Few people can disagree with the fact that making a living on a workboat can be physically hard. Long hours, sore muscles and getting dirty all come with the job, at least until you move into the wheelhouse.

Early this year, Seaman’s Church Institute (SCI) hosted a roundtable discussion on mariners’ mental health at the International Seafarers’ Center in Port Newark, N.J. The discussions focused on both bluewater ships and brownwater vessels and their crews. Topics at the SCI roundtable included suicide prevention, medical certificates and a reluctance to report problems for fear of losing one’s job.

Like everyone else at any job, problems at home can create stress at work. A child is sick, a spouse’s car is making a funny noise, the pump to your underground water system is overheating and shutting off. Most people get off work later in the day and can start trying to fix the problems. But if you’re on the boat, six or 600 miles away, it doesn’t matter. You’re not getting off the boat for another six days. This only increases the frustration and promotes a feeling of helplessness because you can’t physically be there.

While physical, chemical and biological dangers are fairly easy to identify, psycho-social dangers are much less tangible. Those include low job control, high job demand, bullying or mental, physical or sexual abuse by supervisors or co-workers, sleep disruption/shift work and isolation, according to Dr. Rafael Lefkowitz, an assistant professor of occupational and environmental medicine at the Yale School of Medicine and a participant in the SCI roundtable discussions.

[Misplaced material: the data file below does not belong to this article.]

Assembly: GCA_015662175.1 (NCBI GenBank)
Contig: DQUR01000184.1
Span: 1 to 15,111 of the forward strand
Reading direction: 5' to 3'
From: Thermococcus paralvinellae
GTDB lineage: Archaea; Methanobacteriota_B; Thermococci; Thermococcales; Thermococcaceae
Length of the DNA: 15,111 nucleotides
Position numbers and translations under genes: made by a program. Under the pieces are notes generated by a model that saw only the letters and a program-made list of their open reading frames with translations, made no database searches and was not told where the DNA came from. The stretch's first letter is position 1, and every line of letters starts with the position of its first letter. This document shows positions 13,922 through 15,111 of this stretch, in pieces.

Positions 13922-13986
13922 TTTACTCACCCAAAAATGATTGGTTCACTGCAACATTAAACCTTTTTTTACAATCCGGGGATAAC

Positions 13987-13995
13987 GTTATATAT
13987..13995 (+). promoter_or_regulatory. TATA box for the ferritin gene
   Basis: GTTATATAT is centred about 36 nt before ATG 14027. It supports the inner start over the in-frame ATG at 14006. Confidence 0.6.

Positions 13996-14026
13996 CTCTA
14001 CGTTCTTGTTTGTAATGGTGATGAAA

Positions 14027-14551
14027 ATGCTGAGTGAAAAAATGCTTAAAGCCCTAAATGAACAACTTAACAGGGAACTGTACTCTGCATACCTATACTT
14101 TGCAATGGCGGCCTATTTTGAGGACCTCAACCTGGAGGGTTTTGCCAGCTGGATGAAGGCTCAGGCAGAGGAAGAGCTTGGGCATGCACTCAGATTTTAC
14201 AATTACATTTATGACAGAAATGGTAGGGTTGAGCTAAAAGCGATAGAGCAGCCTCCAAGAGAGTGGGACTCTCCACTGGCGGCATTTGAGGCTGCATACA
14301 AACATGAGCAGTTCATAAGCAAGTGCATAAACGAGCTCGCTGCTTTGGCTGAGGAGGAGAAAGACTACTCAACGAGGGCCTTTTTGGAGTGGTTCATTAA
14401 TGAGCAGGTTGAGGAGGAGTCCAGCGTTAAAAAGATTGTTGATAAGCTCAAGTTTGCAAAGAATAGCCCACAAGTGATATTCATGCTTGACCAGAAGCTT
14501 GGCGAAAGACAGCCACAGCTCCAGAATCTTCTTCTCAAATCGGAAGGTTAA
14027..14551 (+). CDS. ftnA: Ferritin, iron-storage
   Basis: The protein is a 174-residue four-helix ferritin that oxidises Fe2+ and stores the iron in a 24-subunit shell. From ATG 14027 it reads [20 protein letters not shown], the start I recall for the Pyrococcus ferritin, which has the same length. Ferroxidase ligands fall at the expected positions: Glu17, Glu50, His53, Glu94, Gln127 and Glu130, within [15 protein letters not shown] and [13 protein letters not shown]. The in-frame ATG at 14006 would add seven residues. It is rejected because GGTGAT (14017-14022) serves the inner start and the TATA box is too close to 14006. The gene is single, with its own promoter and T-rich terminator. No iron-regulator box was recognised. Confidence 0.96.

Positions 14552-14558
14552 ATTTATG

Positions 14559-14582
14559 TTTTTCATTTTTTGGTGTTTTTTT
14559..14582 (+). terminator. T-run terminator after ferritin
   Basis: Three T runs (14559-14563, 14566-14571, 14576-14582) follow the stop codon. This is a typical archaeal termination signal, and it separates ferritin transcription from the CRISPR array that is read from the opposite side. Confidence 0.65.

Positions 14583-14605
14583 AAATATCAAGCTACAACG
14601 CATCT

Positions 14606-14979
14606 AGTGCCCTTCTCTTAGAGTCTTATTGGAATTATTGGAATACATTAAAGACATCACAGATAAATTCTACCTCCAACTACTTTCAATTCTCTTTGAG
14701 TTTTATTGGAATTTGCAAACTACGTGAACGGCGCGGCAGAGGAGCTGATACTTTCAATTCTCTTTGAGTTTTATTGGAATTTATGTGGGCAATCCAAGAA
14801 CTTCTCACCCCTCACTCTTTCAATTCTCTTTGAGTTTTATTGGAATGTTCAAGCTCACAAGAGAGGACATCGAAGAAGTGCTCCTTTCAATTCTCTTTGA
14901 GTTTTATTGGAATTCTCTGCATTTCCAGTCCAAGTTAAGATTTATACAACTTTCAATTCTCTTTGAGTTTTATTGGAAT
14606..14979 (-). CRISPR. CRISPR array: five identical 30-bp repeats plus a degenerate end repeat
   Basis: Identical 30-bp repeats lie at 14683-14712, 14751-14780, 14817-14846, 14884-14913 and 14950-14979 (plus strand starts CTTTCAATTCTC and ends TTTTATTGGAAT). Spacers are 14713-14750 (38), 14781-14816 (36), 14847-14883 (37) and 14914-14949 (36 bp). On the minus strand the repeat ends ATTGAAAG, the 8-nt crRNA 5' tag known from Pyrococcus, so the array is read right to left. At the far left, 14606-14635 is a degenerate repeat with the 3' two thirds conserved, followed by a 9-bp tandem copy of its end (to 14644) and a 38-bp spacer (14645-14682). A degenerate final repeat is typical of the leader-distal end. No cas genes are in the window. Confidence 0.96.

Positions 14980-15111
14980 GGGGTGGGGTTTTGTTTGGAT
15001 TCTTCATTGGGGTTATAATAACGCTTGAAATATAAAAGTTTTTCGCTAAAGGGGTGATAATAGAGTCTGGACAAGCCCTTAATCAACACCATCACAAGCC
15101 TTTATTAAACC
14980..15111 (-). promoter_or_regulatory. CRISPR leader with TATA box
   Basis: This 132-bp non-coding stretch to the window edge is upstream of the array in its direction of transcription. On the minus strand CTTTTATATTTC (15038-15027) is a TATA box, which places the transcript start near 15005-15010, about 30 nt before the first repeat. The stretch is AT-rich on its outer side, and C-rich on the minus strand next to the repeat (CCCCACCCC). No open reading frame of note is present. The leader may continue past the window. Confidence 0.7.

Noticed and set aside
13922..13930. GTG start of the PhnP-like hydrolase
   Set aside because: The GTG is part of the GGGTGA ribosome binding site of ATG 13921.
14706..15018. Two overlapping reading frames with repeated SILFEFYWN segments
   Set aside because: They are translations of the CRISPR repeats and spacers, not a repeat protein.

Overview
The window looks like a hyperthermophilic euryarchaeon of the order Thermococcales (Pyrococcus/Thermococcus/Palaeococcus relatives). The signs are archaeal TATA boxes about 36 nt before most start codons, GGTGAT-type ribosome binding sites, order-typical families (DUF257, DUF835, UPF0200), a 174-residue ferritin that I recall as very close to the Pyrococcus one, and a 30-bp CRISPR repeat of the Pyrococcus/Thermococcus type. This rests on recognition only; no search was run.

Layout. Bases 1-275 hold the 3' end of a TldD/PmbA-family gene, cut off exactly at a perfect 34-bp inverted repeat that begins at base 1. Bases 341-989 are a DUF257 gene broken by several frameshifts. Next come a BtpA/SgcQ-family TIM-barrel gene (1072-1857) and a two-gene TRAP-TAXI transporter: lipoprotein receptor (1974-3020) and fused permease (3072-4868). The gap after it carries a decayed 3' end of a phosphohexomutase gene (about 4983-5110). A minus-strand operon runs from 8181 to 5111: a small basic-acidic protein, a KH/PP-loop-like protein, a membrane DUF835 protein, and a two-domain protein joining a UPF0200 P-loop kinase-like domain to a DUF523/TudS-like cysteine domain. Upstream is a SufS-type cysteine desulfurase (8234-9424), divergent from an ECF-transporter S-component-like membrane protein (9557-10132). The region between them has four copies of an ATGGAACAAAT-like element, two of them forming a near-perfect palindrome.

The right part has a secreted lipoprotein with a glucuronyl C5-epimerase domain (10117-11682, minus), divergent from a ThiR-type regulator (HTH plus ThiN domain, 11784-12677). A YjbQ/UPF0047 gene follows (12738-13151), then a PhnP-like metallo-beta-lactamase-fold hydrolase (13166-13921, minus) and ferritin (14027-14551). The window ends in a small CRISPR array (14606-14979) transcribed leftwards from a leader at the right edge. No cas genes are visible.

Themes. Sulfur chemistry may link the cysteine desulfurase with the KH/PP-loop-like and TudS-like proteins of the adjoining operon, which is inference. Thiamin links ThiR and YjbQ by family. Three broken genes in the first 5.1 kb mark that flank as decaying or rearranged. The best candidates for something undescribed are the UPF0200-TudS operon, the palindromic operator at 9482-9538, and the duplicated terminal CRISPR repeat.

Lefkowitz and Dawn Null, an assistant professor of nutrition and dietetics at Southern Illinois University, are collaborating on a study to learn more about mariners’ health.

“We finished the pilot study, which included surveys filled out by 55 mariners, mostly brownwater — 54 men and one woman,” said Null. “We’re now involved in a revised study (about 300) in places like New York, Paducah (Ky.) and Houston. Thanks to Seamen’s Church. We’re hoping to finish surveying in January or February with results to share around May.”

Null said she could not share any specific results they have so far but that some of the major questions pertain to physical activity or lack thereof, stress, sleep patterns, and alcohol use when not on the boat. “We’ve had really good success so far,” said Null. “Those filling out the surveys have been very cooperative.”

It’s time to look deeper into the mental hardships that mariners face and see what can be done about them.


Ken Hocke has been the senior editor of WorkBoat since 1999. He was the associate editor of WorkBoat from 1997 to 1999. Prior to that, he was the editor of the Daily Shipping Guide, a transportation daily in New Orleans. He has written for other publications including The Times-Picayune. He graduated from Louisiana State University with an arts and sciences degree, with a concentration in English, in 1978.